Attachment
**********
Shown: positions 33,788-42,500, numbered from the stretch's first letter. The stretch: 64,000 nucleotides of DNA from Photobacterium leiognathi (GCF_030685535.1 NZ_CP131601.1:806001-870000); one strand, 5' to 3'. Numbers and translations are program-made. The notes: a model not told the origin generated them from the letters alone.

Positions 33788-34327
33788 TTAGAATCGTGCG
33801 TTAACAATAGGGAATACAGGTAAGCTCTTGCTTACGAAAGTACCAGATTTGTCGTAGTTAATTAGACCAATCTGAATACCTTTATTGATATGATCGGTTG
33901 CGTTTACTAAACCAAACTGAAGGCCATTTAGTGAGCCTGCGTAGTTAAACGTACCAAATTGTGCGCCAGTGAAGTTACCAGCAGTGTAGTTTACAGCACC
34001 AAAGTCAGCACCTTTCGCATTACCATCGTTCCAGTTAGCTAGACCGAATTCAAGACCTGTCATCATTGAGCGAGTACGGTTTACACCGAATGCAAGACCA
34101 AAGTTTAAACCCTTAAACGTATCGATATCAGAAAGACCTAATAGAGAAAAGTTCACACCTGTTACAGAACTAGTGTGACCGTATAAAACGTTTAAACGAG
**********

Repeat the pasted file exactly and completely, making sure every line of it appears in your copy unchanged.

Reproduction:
Shown: positions 33,788-42,500, numbered from the stretch's first letter. The stretch: 64,000 nucleotides of DNA from Photobacterium leiognathi (GCF_030685535.1 NZ_CP131601.1:806001-870000); one strand, 5' to 3'. Numbers and translations are program-made. The notes: a model not told the origin generated them from the letters alone.

Positions 33788-34327
33788 TTAGAATCGTGCG
33801 TTAACAATAGGGAATACAGGTAAGCTCTTGCTTACGAAAGTACCAGATTTGTCGTAGTTAATTAGACCAATCTGAATACCTTTATTGATATGATCGGTTG
33901 CGTTTACTAAACCAAACTGAAGGCCATTTAGTGAGCCTGCGTAGTTAAACGTACCAAATTGTGCGCCAGTGAAGTTACCAGCAGTGTAGTTTACAGCACC
34001 AAAGTCAGCACCTTTCGCATTACCATCGTTCCAGTTAGCTAGACCGAATTCAAGACCTGTCATCATTGAGCGAGTACGGTTTACACCGAATGCAAGACCA
34101 AAGTTTAAACCCTTAAACGTATCGATATCAGAAAGACCTAATAGAGAAAAGTTCACACCTGTTACAGAACTAGTGTGACCGTATAAAACGTTTAAACGAG